11. tsuscrumhalf says:
    Dec 11, 2014 3:32 PM
    Funny….I was a scrumhalf for Towson! Most of our football guys lasted a game or 2 before it got too rough for them & they retreated to the safety of their helmets & shoulder pads. Lousy tackling form from those guys.

    We are (Towson U) a nationally ranked rugby program. 4 straight Sweet 16’s…
    ======

    Congratulations. Your program has come a long way. I played for American University in the 80’s, and no one from our division (AU, Towson, Frostburg, Mount St. Mary’s, Georgetown, Catholic) was anywhere near that level.

  12. armchairqb says:

    I’ve played the sport, too, and you’re kidding yourself if you think guys don’t hit harder in the NFL than they do in rugby — at any level. Football is a collision sport; rugby is more about keeping the ball moving than it is about tackling.
    =====

    You’re right and your wrong. The hits are harder in the NFL, but not because rugby is not about tackling. The fact is that the NFL, and football in general, is the sport that is truly not about tackling. It’s about, as you say “collisions”.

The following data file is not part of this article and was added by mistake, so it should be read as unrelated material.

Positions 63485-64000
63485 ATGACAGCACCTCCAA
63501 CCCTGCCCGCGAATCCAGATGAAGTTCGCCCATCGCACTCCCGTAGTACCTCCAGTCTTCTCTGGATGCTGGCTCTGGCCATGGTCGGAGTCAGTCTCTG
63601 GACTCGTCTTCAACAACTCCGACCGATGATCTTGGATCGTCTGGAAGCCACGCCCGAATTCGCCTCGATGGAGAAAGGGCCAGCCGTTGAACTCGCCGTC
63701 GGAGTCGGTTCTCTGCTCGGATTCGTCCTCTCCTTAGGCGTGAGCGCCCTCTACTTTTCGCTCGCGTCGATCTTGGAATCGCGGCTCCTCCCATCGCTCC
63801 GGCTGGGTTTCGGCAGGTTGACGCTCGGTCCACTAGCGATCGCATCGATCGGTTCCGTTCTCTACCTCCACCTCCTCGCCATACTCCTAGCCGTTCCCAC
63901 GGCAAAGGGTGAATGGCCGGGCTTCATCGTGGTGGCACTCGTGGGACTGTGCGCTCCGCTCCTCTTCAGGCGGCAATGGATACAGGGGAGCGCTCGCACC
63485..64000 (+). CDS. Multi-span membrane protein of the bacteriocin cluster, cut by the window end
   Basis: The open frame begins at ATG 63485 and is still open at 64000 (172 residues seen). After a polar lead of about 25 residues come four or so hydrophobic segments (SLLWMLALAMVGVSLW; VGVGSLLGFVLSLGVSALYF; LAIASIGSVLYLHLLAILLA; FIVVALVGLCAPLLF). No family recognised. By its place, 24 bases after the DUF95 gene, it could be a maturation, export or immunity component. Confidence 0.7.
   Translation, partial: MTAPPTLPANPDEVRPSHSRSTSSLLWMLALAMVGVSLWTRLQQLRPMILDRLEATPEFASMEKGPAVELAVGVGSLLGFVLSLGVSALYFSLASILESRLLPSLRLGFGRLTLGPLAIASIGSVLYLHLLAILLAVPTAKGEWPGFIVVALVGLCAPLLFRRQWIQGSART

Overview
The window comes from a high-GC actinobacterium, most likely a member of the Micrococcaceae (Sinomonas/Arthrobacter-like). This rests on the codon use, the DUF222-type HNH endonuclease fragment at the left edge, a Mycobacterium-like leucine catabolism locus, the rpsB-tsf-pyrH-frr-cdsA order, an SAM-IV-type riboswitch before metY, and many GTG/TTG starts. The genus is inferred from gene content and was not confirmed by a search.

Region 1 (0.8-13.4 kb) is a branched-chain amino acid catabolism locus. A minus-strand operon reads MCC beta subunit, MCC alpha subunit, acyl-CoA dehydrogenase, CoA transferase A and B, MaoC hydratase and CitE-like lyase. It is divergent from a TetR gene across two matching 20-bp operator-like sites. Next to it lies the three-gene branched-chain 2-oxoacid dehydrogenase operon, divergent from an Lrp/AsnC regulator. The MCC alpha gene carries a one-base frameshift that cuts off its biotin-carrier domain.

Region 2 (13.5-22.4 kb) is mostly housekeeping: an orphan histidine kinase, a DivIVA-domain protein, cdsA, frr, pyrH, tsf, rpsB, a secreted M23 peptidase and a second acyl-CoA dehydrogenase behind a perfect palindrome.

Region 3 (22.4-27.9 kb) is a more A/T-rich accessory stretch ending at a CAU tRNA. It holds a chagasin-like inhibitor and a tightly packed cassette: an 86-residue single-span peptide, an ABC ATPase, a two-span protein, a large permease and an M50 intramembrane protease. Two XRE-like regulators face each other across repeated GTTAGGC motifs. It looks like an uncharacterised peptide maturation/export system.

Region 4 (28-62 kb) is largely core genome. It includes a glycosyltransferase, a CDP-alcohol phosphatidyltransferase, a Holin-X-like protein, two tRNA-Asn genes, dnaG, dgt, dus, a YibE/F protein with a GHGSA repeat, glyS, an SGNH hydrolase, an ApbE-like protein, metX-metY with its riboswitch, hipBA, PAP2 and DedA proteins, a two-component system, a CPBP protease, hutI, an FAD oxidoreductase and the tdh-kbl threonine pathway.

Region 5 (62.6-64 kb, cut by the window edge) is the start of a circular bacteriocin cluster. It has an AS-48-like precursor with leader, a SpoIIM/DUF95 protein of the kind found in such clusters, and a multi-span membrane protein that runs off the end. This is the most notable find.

Rugby is ALL about tackling, and to “collisions” because spearing, not wrapping your arms, headhunting, launching, and all of the things that pass for “tackling” in the NFL are illegal in rugby.

  13. The difference in rugby is you have no pads & helmet to use as weapons, so a lot of time it hurts you more than the guy you’re tackling … especially if you spear or lead with your head

    The object is also to draw tacklers to you & then dish off (laterals only). You can’t legally be ‘tackled’ unless you have possession of the ball

    Back when I played at U of Kentucky in the ‘7os none of the football players had enough wind to truly be effective rugby players. Only the ones who knew the game outside of football already were worth half a crap in an actual game